As a young girl, I have always aspired to run my own business which I believed would contribute enormously to my community. The initial process of setting a business is the same for everyone. The process begins to be different when the business must start its operations. I began experiencing challenges when looking for a place from where the business was going to operate. I met an old male landlord who seemed to have very little faith in me. He saw a little girl who was overly ambitious, from my point of view. It took several attempts before he finally agreed to lease me his premises. His body language told me that he was just getting rid of me. I was relentless, as is often the case for women actively pursuing their career goals.
As the excitement of overcoming the first hurdle was waning down, I was confronted with the reality of having to raise capital for the business. The process of approaching various funding institutions and banks yielded no results. In many of those instances, there were times where one would feel that the rejection was mainly directed at me, and not to the business idea and/or it’s potential. The plethora of the advice I received was to just give it all up and find a job instead.I know that this experience is not unique to me. I know that this story is all too familiar for many women who aspire to be in business in lieu of working in corporate.
It is widely reported that women must work ten times harder and longer than their male counterparts, for equal or less pay. In addition to this violation, women are often perceived as less focused on the job at hand, less committed to their careers, and less able to make the sacrifices that men can make on their time to be successful businesspeople. These perceptions are functions of their biases more than they have any basis in fact. The situation is even worse for African women who are victims of these prejudices not in terms of African cultural systems, but the prevailing cultures of western of corporate capitalism as well. It is these prejudices that lie at the root of issues such as the scourge of harassment in the workplace and the gender pay gap, to name a few.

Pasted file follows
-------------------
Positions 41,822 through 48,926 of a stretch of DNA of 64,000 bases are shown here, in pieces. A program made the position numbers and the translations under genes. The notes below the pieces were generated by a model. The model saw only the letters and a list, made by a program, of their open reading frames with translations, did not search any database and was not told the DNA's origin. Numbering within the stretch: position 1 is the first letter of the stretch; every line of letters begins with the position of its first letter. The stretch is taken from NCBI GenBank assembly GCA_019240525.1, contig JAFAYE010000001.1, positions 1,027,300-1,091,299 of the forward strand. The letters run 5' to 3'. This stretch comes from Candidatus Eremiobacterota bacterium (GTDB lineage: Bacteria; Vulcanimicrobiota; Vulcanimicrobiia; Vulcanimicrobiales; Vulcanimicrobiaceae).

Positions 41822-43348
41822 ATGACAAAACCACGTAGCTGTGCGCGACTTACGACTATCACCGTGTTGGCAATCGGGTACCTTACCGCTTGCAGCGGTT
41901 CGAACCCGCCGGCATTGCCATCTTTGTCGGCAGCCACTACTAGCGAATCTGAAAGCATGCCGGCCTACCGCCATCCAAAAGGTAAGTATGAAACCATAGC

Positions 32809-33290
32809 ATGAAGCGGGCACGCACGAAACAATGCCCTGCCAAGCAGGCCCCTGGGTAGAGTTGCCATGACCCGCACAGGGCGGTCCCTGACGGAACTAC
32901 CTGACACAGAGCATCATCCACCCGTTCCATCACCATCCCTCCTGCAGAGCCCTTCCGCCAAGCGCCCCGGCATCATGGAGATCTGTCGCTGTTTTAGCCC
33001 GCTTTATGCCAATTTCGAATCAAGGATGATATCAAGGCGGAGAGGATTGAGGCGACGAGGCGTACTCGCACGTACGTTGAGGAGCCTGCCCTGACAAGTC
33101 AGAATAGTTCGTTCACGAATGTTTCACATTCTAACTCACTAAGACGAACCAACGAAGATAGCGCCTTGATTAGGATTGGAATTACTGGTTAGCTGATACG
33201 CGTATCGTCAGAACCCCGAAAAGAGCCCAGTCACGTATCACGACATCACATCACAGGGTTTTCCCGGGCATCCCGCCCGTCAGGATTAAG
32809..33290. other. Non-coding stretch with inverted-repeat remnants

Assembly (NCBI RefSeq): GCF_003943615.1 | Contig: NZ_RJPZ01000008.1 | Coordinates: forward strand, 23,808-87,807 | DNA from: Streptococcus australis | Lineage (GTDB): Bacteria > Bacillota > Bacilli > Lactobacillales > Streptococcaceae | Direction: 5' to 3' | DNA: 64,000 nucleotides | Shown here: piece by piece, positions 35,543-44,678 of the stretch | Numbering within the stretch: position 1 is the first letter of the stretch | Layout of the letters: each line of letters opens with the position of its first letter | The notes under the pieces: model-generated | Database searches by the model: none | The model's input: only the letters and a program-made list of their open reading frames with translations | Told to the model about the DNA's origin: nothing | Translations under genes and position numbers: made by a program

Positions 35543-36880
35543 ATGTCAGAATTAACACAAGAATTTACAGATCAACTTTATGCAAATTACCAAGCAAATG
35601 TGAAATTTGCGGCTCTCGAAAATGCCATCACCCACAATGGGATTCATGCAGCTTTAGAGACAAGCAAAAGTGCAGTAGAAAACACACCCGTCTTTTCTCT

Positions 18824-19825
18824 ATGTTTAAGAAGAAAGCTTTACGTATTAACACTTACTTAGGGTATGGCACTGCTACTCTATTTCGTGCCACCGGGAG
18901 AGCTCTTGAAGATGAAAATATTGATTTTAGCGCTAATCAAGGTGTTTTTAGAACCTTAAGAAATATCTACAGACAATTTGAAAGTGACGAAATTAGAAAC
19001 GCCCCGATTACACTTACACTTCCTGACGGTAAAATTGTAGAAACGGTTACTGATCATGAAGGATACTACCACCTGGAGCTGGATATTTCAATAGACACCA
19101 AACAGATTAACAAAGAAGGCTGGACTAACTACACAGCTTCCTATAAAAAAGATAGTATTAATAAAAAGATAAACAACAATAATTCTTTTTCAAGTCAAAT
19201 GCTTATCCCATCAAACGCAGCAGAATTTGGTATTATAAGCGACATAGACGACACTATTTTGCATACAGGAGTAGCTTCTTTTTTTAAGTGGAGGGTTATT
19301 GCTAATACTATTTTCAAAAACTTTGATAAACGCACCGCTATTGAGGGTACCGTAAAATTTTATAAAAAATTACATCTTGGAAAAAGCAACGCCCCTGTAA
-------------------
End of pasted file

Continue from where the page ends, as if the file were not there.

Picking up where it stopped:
In the words of Ruth Mumbi, “When you empower women, you empower the whole world”. A woman is more likely to scale her economic empowerment, thus “empowering a woman creates ripple effects that positively impact communities in larger and more endearing ways”. The empowerment of women can begin with a commitment as simple as creating and sustaining an equality of opportunity for them to lead and to pursue their business interests.
While women make up at least a third of all management positions, most of these women occupy positions that do not measure up in power, pay, and authority to their male counterparts at similar levels. Many of these women contend daily with an impenetrable barrier to their growth and ascension, keeping them from senior leadership positions, and stifling their ambition and willingness to contribute meaningfully. We let this continue at our own peril, and starve our institutions, and society at large, of a tremendous amount of leadership and strategic potential. Women are often deputized, quite literally.
Campaigns like the “2020 Women on Boards”, the “Women on the Board Pledge”, and even the Black Management Forum’s “Women Empowerment Desk” are but the beginning of the work that needs to be done to change the narrative around women leadership, to appreciate the value that women can add as leaders and entrepreneurs, and to working toward creating an equality of opportunity for women. It cannot end there, real change must come, prejudices confronted, spaces opened, and commitments made and kept.
ABOUT THE AUTHOR
Minty Makapela-Nonstele is the Provincial Chairperson of the BMF Eastern Cape Province | BMF Board Member | Entrepreneur by profession | Wife | Mother to 2 kids